Lucas says, “The REALTORS® Association of Edmonton advocates municipally and continues to provide relevant data, when requested, to ensure that leaders have the context they need to make the appropriate decisions regarding housing stock for their region. We also work in partnership with our provincial and national associations to ensure that the collective voice within the real estate community is heard.”
Lucas continues, “Most recent efforts include advocating for regional changes to the stress test (Bill 20), a federal policy intended to put downward pressure on pricing in Vancouver and Toronto but has had unintended consequences in other jurisdictions, causing a slowdown in the market for first time home buyers and also resulting in stolen equity for current homeowners. We have called on the federal government to regionalize the stress test. Through the industry’s advocacy efforts, several of Alberta municipalities and the provincial government have been pressing on the federal government to implement regionally focused changes that will alleviate pressures on Alberta homeowners.”
These advocacy efforts show that there is an ongoing need for real estate support associations to speak up on behalf of professionals in the industry. When changes to regulations and laws occur, advocacy from these associations are paramount in ensuring real estate professionals have a voice in helping the industry come out stronger.
Continuing education is a service that many real estate support associations offer and is important in keeping real estate agents up-to-date on the regulations, latest trends and skills they need for a competitive edge.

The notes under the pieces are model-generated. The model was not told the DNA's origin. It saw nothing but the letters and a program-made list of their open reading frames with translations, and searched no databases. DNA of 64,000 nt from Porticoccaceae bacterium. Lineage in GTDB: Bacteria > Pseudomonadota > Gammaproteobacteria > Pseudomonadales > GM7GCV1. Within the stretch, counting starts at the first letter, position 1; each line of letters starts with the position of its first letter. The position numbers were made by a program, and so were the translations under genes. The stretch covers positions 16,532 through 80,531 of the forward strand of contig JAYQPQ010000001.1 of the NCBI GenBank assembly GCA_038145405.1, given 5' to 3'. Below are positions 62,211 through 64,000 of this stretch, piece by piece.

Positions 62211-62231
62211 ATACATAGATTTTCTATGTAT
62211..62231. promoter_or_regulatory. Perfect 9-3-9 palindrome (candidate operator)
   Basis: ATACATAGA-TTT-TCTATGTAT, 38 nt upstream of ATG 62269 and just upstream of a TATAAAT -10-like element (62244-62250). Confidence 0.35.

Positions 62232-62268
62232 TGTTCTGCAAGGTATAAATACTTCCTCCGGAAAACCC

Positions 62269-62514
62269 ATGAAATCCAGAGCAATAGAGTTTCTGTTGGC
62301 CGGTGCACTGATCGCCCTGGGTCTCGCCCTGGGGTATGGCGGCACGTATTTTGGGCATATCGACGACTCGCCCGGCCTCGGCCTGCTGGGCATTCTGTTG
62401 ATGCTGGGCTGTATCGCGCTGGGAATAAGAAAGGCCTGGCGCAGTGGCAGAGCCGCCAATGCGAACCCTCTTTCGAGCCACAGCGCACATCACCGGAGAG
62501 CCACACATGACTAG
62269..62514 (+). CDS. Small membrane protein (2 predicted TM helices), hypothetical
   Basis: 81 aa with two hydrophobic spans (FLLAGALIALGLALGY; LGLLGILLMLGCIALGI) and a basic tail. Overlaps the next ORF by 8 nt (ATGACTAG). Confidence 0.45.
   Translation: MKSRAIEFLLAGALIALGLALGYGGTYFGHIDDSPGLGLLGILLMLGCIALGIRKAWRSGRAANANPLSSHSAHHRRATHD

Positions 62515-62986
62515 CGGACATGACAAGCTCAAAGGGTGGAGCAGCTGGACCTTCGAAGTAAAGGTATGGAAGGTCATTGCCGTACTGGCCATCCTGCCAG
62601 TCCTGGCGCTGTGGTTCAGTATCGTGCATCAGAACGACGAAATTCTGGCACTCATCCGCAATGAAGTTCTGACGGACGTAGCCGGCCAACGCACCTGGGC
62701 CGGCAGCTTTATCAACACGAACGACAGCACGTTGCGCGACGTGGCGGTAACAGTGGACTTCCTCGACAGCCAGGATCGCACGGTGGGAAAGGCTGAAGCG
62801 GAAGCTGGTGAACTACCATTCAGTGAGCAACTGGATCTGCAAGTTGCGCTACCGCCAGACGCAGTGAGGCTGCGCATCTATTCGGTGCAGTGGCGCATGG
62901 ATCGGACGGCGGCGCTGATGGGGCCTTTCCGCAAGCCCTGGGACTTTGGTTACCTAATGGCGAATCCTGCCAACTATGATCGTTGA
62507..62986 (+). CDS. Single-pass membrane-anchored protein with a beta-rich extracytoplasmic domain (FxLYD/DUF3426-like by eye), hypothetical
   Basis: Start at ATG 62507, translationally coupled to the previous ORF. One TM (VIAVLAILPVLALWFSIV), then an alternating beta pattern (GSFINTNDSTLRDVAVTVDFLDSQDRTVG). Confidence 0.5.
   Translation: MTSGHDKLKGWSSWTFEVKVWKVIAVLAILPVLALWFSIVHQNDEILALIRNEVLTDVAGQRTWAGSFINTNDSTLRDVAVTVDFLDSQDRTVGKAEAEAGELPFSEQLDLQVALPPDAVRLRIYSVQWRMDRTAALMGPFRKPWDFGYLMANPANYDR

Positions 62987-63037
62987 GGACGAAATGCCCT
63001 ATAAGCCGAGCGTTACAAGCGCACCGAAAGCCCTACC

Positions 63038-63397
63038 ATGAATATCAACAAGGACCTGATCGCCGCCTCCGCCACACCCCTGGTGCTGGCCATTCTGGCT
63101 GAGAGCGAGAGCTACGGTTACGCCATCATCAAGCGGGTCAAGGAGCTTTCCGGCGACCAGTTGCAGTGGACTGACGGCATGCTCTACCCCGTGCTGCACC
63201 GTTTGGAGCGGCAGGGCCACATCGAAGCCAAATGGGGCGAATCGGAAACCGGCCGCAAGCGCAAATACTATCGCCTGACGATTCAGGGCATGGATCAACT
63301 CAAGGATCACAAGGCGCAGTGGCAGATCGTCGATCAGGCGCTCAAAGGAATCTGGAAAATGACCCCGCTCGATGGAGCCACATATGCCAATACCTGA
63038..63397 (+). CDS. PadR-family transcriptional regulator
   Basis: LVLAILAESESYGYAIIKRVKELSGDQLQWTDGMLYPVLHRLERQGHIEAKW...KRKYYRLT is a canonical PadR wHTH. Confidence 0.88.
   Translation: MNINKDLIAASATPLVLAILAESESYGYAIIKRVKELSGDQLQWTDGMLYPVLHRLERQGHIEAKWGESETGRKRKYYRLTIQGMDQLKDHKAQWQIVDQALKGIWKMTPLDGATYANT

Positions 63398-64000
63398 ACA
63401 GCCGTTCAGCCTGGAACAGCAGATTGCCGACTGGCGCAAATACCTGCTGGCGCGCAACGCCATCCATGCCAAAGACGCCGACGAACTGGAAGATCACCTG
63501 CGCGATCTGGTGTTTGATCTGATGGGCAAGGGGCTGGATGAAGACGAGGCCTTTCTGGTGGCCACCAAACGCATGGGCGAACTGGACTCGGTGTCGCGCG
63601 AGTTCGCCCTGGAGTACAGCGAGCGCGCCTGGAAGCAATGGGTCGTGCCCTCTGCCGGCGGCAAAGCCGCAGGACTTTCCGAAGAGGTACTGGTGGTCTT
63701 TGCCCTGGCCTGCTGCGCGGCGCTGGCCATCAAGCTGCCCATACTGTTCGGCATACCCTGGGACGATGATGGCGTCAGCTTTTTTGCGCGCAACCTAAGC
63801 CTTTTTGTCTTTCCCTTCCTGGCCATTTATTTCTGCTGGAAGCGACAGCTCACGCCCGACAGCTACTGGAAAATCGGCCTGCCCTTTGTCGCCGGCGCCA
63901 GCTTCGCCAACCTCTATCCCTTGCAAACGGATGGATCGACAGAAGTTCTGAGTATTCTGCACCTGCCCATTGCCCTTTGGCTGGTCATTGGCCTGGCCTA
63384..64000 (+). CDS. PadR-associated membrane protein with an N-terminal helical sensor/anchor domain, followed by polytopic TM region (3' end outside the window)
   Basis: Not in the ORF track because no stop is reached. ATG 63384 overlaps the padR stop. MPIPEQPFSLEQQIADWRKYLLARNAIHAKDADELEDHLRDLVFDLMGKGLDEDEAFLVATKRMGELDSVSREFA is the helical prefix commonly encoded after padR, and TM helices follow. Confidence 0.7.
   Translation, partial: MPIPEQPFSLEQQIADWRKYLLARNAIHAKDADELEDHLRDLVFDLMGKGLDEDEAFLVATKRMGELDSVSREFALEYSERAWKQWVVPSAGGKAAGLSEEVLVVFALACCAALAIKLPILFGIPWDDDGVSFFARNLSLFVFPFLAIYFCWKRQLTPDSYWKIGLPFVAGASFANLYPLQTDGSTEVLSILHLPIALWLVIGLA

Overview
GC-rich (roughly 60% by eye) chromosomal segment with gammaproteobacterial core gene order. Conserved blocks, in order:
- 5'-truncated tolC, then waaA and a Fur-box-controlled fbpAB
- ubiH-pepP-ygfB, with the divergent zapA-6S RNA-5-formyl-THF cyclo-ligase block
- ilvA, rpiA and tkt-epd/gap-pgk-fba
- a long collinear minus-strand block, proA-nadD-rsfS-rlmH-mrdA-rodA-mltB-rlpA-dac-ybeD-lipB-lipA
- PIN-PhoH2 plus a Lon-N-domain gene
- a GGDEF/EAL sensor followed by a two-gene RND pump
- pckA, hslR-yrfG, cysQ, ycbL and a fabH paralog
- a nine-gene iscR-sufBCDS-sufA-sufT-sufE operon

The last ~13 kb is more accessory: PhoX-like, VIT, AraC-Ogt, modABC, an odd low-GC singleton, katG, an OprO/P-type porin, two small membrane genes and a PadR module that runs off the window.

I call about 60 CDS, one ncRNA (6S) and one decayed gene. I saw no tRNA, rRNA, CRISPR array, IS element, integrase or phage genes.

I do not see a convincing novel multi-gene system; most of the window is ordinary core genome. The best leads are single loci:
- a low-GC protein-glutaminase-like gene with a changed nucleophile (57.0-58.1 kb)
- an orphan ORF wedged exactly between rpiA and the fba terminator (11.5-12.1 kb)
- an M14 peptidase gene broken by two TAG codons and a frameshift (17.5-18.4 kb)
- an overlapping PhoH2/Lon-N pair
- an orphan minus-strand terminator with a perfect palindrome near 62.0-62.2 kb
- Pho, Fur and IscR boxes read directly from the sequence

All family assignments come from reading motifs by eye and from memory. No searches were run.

Nathan Mol, REALTOR® with Liv Real Estate says, “I think continuing education in real estate can be broken down into three categories: traditional formal sales training and seminars, regulatory and technical training, and what I would call self-directed on-going learning. At this point in my career, after 12 years I really focus more on the second two. Some formal sales training can be useful when first starting out in real estate, but I think it is often overhyped and not a silver bullet for success. Regulatory and technical training is an important part of raising the bar on industry knowledge and standards and can take the form of being mandatory by our governing bodies or additional optional training on subjects such as condominiums, land titles, or foreclosures, for example.”
Mol continues, “I really think being focused on ongoing learning and skills improvement is where agents can set themselves apart. The possibilities are really endless, but personally I have an interest in constantly improving on areas of marketing, human behavior and negotiation, as well as infill development, urban planning, and home design and construction.”
Speaking about a recent real estate trend, Mol explains. “There has been an inclination in the past few years across North America (including Edmonton) for buyers to be looking for right-size homes in more central, walkable locations rather than larger suburban homes with longer commutes on the outer areas of cities. Lifestyle and access to unique amenities is a growing trend not just for Millennials but for, Gen-Xers and Baby Boomers as well. To continually improve my knowledge in areas related to this trend, I have attended numerous training and information sessions provided by the City of Edmonton Planning and Development Dept, volunteer on my local community league board, and I also recently completed an infill certification provided by Infill Development in Edmonton Association for builders.”
Whether you are a long time professional in the real estate industry or just starting out, real estate associations provide valuable support and access to additional tools and resources you can utilize for a competitive edge, and they advocating on your behalf for the benefit of the industry.